Because Rugby is so very reactive on the leash when he’s out and about, I started using a harness many years ago. Using a leash and collar with Rugby seemed to heighten his anxiety and reactivity, and I think he responds better on a harness. Truthfully, I lose a little of the good control I would have with a collar, but for my dog, this is a much better option. I think he’s far less reactive on a harness, and because I can’t take him to many populated places, it’s a very safe arrangement that works well for us. When nothing much trips his triggers, I don’t have to worry much about having lots of control, because he’s relaxed and calm.
Because I’m a dog trainer, Rugby always gets to be my Guinea Pig when it comes to trying new things! And honestly, I try things out on him before I use them on client’s dogs, because there are some types of equipment that just don’t seem to work well with the way that I train, or Rugby hasn’t responded well at all, and so I’m leery of asking a client to spend the money for something that I don’t think will help produce results for them!
Rugby’s not a fan of being a Guinea Pig, but in all honesty, he’s quite a little champ when it comes right down to it. He makes it clear that he doesn’t like the process, and then sucks it up and gives it a go anyway. He generally looks at me a little like he’s thinking, “Just what is this contraption that you have for me this time?!”
I remember the day I wanted to try out these Sporn walking harnesses with Rugby. I had tried a head harness with him only to have awful and terrifying results, so I was really hoping that a walking harness would work for him.
I tried a very popular walking harness that has a front loop on the dog’s chest where the leash is attached, and because of the way that the harness was made, it loosened up over time, and one day, I narrowly caught Rugby just as one front leg was out and he was working on the second leg and heading out as a free agent! Rugby happened to have seen another dog, and was in his full blown meltdown to escape! In seconds, he had almost nearly escaped that harness, and that’s the last time he wore it! We all want to know that our dogs are safely secure in the equipment we choose to use with them! I have clients who use the front loop style harness with good success, so it’s not a bad harness at all. It’s just not a good choice for my dog, who is extremely reactive!
I felt as frustrated as so many of my clients do when they spend money and products just don’t work for them or for their dog. As a dog trainer, I often have an edge on new “gear” that’s coming out. Sometimes it’s great, and sometimes…well…it just doesn’t cut it for me. When I can find something that really works, and I can recommend to my clients and help them get great results, that’s a great product in my book! And this is a harness that really delivers!
First of all, it’s a harness that has some built in mild correction to it. The mesh panel which fits at the dog’s chest, has elastic strips enclosed which will gently compress the dog’s chest when he pulls, offering a mild correction. Many dogs feel uncomfortable with that arrangement, and they stop pulling.
Secondly, you don’t need an engineering degree to put it on your dog or fit it to him! That’s a big bonus! I have clients buy harnesses, and they hand them to me in a big knot, and say, “Can you figure out how to put this on my dog?” And then I’m fumbling with it, looking at a wad of straps and mess that makes no sense to me! This harness is super easy to put on and take off!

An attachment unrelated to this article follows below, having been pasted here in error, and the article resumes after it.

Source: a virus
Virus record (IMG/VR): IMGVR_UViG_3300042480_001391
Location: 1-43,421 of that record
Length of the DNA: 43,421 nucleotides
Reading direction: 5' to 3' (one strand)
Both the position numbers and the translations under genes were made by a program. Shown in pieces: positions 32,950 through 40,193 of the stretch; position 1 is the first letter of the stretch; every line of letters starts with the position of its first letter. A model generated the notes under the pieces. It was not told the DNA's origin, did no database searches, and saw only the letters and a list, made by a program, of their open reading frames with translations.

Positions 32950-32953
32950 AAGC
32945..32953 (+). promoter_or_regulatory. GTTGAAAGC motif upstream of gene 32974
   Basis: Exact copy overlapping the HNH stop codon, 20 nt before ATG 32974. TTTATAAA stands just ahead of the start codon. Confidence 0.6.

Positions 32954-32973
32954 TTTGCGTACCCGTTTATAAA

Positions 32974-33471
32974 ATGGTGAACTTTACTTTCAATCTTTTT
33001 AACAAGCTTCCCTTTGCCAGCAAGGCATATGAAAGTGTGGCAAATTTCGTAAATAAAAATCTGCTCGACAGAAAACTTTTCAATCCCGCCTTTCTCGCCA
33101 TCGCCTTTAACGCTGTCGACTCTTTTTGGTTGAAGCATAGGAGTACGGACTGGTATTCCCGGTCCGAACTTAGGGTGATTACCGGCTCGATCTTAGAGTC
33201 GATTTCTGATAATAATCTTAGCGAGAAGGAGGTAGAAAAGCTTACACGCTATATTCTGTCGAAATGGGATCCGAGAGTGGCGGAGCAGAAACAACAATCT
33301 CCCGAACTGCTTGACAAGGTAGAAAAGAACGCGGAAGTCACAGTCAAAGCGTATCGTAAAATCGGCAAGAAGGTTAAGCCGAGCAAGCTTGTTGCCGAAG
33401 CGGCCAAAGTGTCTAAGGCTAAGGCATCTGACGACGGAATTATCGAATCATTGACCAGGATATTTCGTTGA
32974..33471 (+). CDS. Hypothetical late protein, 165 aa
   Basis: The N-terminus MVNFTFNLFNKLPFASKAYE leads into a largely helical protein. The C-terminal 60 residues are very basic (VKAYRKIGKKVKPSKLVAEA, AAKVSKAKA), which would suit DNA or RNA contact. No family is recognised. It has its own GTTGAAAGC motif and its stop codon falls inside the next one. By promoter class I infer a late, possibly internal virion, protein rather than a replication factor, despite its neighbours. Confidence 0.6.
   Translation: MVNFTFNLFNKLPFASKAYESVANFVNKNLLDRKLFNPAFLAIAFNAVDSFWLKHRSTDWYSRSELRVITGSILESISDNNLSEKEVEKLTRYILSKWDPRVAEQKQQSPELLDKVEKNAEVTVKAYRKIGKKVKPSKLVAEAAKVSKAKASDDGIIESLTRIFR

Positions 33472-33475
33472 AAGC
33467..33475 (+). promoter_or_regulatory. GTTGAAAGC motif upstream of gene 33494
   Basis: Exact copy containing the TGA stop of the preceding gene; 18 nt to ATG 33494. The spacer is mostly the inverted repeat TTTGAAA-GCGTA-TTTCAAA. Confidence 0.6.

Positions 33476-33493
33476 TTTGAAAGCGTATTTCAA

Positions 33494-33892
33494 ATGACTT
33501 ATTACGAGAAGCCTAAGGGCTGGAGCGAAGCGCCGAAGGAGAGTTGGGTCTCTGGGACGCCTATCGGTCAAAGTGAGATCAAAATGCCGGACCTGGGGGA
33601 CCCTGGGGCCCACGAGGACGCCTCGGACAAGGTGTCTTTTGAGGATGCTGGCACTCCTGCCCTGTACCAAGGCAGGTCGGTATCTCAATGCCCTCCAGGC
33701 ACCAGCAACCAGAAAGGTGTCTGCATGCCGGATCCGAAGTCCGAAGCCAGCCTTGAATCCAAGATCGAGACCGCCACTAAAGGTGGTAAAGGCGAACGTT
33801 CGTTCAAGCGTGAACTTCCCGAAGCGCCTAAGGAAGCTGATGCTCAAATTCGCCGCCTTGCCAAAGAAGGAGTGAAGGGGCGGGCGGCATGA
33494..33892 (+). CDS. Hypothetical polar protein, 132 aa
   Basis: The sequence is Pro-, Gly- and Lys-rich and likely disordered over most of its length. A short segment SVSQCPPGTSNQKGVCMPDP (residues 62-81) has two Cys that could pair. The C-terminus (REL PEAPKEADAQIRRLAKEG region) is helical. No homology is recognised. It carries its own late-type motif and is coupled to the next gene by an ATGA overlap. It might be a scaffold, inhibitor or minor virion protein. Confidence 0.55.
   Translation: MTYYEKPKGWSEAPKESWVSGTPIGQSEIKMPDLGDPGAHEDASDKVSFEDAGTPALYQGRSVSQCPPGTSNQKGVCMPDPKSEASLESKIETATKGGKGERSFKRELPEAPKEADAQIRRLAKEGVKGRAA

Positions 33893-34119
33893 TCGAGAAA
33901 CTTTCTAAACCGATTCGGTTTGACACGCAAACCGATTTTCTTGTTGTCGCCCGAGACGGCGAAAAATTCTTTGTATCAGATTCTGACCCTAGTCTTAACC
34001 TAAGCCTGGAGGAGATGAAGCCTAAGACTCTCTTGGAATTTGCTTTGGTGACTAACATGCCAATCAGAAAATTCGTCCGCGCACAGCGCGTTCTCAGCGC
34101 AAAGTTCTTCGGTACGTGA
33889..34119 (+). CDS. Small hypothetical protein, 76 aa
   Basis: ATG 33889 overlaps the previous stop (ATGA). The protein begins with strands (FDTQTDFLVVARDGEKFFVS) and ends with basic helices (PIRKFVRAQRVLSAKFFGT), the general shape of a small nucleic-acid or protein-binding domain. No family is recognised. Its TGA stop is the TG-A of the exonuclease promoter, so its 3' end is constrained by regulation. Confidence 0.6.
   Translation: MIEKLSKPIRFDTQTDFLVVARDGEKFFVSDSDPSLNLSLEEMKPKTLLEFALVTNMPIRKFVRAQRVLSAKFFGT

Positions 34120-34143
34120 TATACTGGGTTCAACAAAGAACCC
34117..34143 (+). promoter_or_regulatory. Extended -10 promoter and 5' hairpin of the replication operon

Thirdly, it’s easy to fit, and it stays snug on your dog! Because Rugby nearly escaped the other style harness that I had tried, I really wanted to find something that was going to securely contain him! Let’s face it: Outside a securely fenced area, your dog is only as safe as the equipment that you’re using on him!
The only hang up for a dog that I can see, is for those dogs who really seriously object to anything going over their heads. This harness does slip over a dog’s head, and you feed his paws through the side loops, and pull a little button box down to fit the harness snugly on your dog. The leash attaches to a ring which is on the back of your dog. I’ve only had two dogs ever refuse to let me put it on them, and this video will help you make the process easier. In fact, you can use this same process for anything that goes over your dog’s head…collars, sweaters or coats, etc.
Truthfully, I think these Sporn walking harnesses are terrific! They’re affordable, durable, and I really like the way that the manufacturer was thoughtful enough to add sherpa sleeves over the straps to prevent any chafing or rubbing the sensitive area under a dog’s front legs. So many traditional, figure eight type harnesses can rub raw spots and so for me, fit and comfort are really important!
I’ve used this style harness for calmer Pitbulls and German Shepherds down to Chihuahuas and everything in between! For dogs who are mild pullers, or who need a harness over a collar, this harness works nicely. Keep in mind that for this harness to really be effective, you’ll need to train your dog to walk well with you on a loose leash, and that will take a bit of practice to master it. But if you’re patient and consistent, your dog will do really well on this harness.
Sporn did not pay me to endorse their product and they have no knowledge of anything that I’ve written here. I purchased the harness myself, and have not received anything at all from Sporn. All opinions expressed are purely my own and Sporn is not responsible in any way for this review.